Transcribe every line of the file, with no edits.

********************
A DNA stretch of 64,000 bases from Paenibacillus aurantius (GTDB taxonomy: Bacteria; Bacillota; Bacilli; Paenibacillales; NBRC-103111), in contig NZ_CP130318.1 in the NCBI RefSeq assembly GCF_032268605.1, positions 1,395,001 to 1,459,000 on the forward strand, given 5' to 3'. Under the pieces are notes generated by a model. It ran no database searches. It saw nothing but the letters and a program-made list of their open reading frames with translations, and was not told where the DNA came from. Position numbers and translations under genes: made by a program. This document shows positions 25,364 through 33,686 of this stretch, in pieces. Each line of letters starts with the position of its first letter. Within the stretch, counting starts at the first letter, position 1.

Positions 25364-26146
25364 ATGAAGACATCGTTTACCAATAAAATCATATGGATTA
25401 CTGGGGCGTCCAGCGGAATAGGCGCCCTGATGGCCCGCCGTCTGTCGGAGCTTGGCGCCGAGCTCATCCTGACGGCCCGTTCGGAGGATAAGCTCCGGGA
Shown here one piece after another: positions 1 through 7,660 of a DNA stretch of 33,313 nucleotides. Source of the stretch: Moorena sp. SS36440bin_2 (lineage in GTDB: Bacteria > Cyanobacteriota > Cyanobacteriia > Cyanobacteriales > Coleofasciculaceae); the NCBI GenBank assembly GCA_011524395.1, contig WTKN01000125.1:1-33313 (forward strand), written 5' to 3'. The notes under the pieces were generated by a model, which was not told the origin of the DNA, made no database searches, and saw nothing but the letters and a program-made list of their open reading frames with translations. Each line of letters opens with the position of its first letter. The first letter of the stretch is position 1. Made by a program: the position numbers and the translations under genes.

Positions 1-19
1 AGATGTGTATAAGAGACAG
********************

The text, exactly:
A DNA stretch of 64,000 bases from Paenibacillus aurantius (GTDB taxonomy: Bacteria; Bacillota; Bacilli; Paenibacillales; NBRC-103111), in contig NZ_CP130318.1 in the NCBI RefSeq assembly GCF_032268605.1, positions 1,395,001 to 1,459,000 on the forward strand, given 5' to 3'. Under the pieces are notes generated by a model. It ran no database searches. It saw nothing but the letters and a program-made list of their open reading frames with translations, and was not told where the DNA came from. Position numbers and translations under genes: made by a program. This document shows positions 25,364 through 33,686 of this stretch, in pieces. Each line of letters starts with the position of its first letter. Within the stretch, counting starts at the first letter, position 1.

Positions 25364-26146
25364 ATGAAGACATCGTTTACCAATAAAATCATATGGATTA
25401 CTGGGGCGTCCAGCGGAATAGGCGCCCTGATGGCCCGCCGTCTGTCGGAGCTTGGCGCCGAGCTCATCCTGACGGCCCGTTCGGAGGATAAGCTCCGGGA
Shown here one piece after another: positions 1 through 7,660 of a DNA stretch of 33,313 nucleotides. Source of the stretch: Moorena sp. SS36440bin_2 (lineage in GTDB: Bacteria > Cyanobacteriota > Cyanobacteriia > Cyanobacteriales > Coleofasciculaceae); the NCBI GenBank assembly GCA_011524395.1, contig WTKN01000125.1:1-33313 (forward strand), written 5' to 3'. The notes under the pieces were generated by a model, which was not told the origin of the DNA, made no database searches, and saw nothing but the letters and a program-made list of their open reading frames with translations. Each line of letters opens with the position of its first letter. The first letter of the stretch is position 1. Made by a program: the position numbers and the translations under genes.

Positions 1-19
1 AGATGTGTATAAGAGACAG